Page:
Our merge algorithm runs at O(n + m) where n and m are the lengths of the first and second arrays respectively. This is because we iterate over each item in each array once. This just boils down to a Big O(n) => linear time complexity.

### Writing the Merge Sort function

Next we can write a `mergeSort`

function that uses recursion to halve the arrays with the `slice()`

method. The base case is when the arrays have a length of 1 or 0.

```
function mergeSort(arr) {
// Base case
if (arr.length <= 1) return arr
let mid = Math.floor(arr.length / 2)
// Recursive calls
let left = mergeSort(arr.slice(0, mid))
let right = mergeSort(arr.slice(mid))
return merge(left, right)
}
mergeSort([3, 5, 8, 5, 99, 1]) // [1, 3, 5, 5, 8, 99]
```

## Merge Sort – step-by-step

The image below shows the steps that occur when `mergeSort([10, 24, 76, 73])`

is called (operation 0). We finish up with a sorted array at step 16.

## Big O of Merge Sort

Unlike some other sorting algorithms, such as Bubble Sort and Insertion Sort, Merge Sort doesn’t care whether the data is almost sorted or not. It will split the array up and merge them back together no matter if the input array is already sorted (best), “random” (average), or in-reverse (worst). For a given length input, the number of operations will always be the same – no matter what order it’s in.

**Best-case Time Complexity of Merge Sort: ** O(nlog(n))

**Average-case Time Complexity of Merge Sort: ** O(nlog(n))

**Worst-case Time Complexity of Merge Sort: ** O(nlog(n))

O(n log(n)) is a combination of linear time, O(n), and logarithmic time, O(log(n)). O(n log(n)) is known as linearithmic time.

But where does this log(n) come from? If the length of the input array is 8, then the array will be divided in half three times:

8 => 4 4 => 2 2 2 2 => 1 1 1 1 1 1 1 1

Each arrow represents a division by 2. We start with one array of 8 items, then two arrays of 4 items, then four arrays of 2 items, and finally eight arrays of 1 item.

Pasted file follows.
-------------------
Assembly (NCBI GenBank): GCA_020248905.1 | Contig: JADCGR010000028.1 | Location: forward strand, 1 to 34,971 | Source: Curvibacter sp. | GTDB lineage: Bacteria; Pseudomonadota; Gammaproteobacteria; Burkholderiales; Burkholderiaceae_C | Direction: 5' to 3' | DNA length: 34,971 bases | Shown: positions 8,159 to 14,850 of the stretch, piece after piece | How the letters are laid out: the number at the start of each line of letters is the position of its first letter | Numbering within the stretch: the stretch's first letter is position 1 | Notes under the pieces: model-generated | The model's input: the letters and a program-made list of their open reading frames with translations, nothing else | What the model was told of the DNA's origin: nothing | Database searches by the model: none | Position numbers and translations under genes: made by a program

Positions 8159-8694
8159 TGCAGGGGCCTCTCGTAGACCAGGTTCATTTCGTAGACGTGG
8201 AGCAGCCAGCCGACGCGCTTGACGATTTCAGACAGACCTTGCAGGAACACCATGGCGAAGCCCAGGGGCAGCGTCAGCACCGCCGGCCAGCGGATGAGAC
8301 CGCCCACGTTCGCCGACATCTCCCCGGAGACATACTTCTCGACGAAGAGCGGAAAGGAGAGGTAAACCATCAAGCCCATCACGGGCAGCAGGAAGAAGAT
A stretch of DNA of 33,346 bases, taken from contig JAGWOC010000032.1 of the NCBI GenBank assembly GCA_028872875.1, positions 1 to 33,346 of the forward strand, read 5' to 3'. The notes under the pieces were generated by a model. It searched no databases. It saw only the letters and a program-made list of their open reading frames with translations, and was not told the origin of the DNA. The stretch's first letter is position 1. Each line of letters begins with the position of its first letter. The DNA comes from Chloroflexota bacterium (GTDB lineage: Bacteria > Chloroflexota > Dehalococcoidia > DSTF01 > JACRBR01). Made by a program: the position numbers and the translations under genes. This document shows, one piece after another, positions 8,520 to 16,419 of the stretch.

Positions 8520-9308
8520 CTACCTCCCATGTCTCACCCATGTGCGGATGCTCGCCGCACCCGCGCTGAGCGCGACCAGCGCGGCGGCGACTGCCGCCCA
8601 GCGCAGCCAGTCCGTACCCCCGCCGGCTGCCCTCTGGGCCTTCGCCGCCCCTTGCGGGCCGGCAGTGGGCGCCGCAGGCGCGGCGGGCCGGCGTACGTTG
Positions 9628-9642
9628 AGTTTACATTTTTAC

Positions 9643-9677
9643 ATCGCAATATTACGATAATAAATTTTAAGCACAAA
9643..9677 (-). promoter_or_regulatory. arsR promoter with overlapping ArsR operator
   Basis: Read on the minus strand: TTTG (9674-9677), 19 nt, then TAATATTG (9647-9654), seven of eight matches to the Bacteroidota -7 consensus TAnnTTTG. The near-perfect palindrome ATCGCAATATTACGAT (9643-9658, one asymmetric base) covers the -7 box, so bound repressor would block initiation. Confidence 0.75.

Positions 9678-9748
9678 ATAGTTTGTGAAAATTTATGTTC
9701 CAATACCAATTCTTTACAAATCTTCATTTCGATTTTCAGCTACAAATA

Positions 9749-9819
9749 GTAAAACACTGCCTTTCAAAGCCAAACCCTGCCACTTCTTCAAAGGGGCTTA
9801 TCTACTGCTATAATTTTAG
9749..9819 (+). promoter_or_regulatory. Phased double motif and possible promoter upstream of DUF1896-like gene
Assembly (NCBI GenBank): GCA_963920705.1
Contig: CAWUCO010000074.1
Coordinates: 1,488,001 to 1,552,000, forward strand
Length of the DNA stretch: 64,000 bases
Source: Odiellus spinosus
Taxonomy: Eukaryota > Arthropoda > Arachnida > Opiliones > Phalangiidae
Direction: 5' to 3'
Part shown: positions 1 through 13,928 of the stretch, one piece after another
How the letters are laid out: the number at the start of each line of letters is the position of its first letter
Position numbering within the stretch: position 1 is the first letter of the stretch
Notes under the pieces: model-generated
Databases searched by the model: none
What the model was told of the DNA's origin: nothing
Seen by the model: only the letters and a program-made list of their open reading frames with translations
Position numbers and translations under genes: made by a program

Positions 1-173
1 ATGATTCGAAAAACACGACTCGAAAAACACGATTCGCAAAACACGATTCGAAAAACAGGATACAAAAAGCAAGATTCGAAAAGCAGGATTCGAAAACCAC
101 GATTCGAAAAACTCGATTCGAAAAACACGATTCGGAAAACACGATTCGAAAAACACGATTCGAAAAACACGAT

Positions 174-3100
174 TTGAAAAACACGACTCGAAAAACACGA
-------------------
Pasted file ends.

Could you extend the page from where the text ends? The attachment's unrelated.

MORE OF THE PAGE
This is logarithmic time. Every time we double the size of the input, the number of operations (divisions) increases by just 1.

Now I’ve explained where the log(n) comes from, what about the n? The n comes from the merge helper function. It has to make roughly eight comparisons for an array of 8 items; hence linear time.

So, in total, the worst-case time complexity of Merge Sort is O(n log(n)). The best worst-case we can get from a sorting algorithm.

Merge Sort is one of the most efficient sorting algorithms for sorting large arrays.

However, if you know that the input array will be small, or sorted/almost sorted, you might be better off using an algorithm like insertion sort which is of O(n) at best case (O(n2) worst case).

## Space Complexity of Merge Sort

Merge Sort is very fast for a sorting algorithm, but as with most algorithms, the gains in speed come with the cost of taking up more space in memory. The larger the array, the more arrays that have to be stored in memory (from dividing them up). But in most cases, this isn’t a problem, usually we care more about time than space.

The space complexity of Merge Sort is O(n).

## Performance summary table

## If you Want to Master Algorithms...

If you want to further your knowledge of algorithms and data structures, check out: JavaScript Algorithms and Data Structures Masterclass by Colt Steele. It’s the best Udemy course I’ve ever taken 👌.

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Thanks for reading!